Thursday, June 12, 2008

Dell's Blog Campaign Clicks In -- Even to this Blog

It took less than 2 days, but Dell found me, and posted a comment about my previous posting that referenced Dell.

I didn't really expect a comment from them since my article did not reference a problem with Dell (as Jeff Jarvis famously did a few years back) .

Here is some background from RichardAtDell:
- On average there are 4000 conversations online everyday about Dell. We do not respond to all of them...in some cases we drop by, listen and learn and go back with a stronger and better customer point of view inside our business every day.
- since we started our work the negative commentary about Dell has declined by 30% and positive commentary has increased;
-sharing of nearly 5000 "accepted customer solutions" has reduced costs
- the team can point to retained and new sales
-Ideastorm produced ideas that were not on the product roadmap which have generated increased sales for systems with Linux operating systems; continuing to offer XP; Product (Red) and other business improvements
- generally, more and more of customers are coming online, connecting and sharing information. There is a value to us in the direct relationship we have with our customers, given that it underpins our business model and is what we are all about at DELL.

Some very interesting points.

Check out this Fast Company video interview with RichardAtDell:



PS -- Can you even do a PS on a blog? -- RichardAtDell, I would love to spend a few minutes discussing lessons learned for a future article about blogging relations. Please let me know if that's possible.

4 comments:

RichardatDELL said...

Hi Norman

My apologies for not getting back to you. Either my search or me missed you first go around, but I heard you this time.

First, while I dont recall seeing your earlier blog until today, its worth noting, as I have on several occassions, that we do not respond to every blog. There are on average 4000 blogs/conversations about us every day. Sometimes we drop by and "listen" and collect the information to look at changes we need to make to business and learn from what we hear. Other times we engage in dialogue or say thank you.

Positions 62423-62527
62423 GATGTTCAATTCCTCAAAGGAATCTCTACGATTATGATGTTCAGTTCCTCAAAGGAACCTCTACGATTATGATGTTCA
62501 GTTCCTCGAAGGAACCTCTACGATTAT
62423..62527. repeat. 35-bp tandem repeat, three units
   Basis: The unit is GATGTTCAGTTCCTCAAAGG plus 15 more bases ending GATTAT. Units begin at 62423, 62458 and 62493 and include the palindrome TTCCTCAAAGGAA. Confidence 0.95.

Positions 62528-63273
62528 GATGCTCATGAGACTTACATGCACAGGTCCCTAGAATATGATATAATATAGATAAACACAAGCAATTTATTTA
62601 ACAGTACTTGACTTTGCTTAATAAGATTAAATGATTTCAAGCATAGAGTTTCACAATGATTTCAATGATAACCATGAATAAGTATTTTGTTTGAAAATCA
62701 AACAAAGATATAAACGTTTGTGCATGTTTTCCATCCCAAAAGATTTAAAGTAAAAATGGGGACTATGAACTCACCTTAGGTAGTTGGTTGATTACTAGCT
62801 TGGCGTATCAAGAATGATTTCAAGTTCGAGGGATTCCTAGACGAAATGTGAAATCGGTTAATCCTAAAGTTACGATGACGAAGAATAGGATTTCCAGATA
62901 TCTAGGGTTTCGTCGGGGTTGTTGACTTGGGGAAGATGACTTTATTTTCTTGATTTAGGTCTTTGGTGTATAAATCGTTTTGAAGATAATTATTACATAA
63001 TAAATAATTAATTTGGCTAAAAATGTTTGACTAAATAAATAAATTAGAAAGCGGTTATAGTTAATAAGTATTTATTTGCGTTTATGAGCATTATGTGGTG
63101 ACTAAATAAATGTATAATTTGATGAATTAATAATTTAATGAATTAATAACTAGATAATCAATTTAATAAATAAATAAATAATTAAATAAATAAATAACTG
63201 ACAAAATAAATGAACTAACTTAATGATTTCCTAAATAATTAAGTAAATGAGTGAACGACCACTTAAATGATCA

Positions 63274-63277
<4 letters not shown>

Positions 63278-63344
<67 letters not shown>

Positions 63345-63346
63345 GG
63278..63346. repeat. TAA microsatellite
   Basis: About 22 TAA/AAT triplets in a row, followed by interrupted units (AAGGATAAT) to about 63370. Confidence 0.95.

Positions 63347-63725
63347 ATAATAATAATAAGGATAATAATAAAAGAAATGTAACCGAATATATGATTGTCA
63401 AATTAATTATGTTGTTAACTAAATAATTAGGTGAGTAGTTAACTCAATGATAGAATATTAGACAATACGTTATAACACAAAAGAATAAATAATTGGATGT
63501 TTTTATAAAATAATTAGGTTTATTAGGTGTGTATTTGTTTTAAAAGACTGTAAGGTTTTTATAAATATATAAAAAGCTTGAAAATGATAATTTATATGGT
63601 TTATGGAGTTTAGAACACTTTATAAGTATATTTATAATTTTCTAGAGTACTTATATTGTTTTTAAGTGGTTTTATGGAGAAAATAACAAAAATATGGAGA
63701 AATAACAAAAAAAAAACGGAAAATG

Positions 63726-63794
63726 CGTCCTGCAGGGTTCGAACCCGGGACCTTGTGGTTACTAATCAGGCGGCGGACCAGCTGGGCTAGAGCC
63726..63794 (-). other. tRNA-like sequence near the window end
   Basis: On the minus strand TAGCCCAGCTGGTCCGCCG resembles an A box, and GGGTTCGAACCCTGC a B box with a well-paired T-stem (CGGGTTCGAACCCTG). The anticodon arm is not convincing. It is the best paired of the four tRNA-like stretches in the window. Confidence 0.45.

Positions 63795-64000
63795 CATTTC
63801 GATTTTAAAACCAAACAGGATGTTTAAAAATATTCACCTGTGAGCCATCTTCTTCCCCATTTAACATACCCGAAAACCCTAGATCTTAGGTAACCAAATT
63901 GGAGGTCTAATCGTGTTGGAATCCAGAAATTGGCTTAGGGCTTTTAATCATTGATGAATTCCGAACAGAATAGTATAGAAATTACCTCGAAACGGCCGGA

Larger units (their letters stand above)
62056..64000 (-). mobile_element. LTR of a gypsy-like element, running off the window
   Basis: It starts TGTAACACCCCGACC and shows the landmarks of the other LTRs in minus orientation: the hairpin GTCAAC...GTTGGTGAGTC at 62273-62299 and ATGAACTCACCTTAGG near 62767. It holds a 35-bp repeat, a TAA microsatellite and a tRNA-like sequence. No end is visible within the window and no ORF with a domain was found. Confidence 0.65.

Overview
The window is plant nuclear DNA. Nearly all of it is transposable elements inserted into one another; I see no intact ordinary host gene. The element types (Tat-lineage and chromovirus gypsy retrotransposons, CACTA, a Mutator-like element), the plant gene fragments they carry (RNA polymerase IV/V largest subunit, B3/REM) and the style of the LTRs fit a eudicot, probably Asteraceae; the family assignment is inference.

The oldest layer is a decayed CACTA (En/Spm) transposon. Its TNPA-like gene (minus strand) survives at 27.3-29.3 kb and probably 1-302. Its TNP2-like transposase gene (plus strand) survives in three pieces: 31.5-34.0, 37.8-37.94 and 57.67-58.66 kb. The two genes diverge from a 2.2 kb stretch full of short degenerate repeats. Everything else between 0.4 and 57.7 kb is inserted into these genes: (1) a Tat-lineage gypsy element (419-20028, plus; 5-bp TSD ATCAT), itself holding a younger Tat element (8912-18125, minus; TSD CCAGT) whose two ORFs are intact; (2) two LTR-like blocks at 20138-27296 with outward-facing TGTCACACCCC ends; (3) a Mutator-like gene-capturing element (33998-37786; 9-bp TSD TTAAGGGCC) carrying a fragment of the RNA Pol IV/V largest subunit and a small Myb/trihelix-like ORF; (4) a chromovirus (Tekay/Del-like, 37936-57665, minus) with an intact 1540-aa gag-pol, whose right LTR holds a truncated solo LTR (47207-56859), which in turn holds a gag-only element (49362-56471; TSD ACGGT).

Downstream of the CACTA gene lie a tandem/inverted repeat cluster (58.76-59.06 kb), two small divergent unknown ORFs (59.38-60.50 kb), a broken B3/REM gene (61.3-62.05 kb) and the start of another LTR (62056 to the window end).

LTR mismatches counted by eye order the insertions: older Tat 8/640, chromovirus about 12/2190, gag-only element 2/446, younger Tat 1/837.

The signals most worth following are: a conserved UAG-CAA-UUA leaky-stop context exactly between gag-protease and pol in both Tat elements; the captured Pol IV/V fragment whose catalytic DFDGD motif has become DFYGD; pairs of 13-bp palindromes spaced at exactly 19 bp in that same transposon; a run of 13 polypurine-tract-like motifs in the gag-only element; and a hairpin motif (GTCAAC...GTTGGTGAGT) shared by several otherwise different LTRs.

Its a pretty manual process so we miss sometimes. I guess I missed yours.

On b2b versus b2c, I will tell you my observation is that Business IT folks uses social media as much as consumers, maybe more so and so we find ourselves "engaging" on both fronts.

Dell's Ideastorm led to more computers with Linux Operating systems...this was not on the product roadmap at the time, was accomplished in several weeks and has generated strong incremental sales; the same is true for keeping XP available; action on what is called bloatware; addition of Product (RED) computers; as well as other business improvements.

On some other metrics there are various ways to look at this and even evolving new ones. If you watch an interview at Fast Company TV, Global Neighborhoods we talk about some of that.For example
-negative commentary about Dell has declined 30%.
-We have more than 1/2 million of sales generated through special coupon codes released on Twitter by Dell Outlet;
-members of the team can point to retained and new customer sales;
-sharing of "accepted solutions" among customers reduces costs;

One of the fundamentally important aspects to remember is that increasingly people are coming online to connect and share information. As that hapopens we want to be part of those conversation to build relationships, listen and learn and improve our business.

Hope that helps with the information you wondered about. Thanks for your patience.

Norman said...

Yes, that's very interesting and helpful. Thanks, Richard.

RichardatDELL said...

Happy to chat any time. you can contact me at Richard underscore Binhammer at delldot com.

Beth said...

Poor me. As just a plain old retail consumer, I have had no luck with my Dell experience. A crummy computer, five days too late for a standard return, 20-minute holds at Dell customer "service," transfers to the wrong technical support department, and just today, a bounceback from my dedicated executive support resolver who is out of the office with no access to e-mail and apparently no planned return date. So if you're reading this and can be of service (sans quotes), please please help me out. PO order 307024764.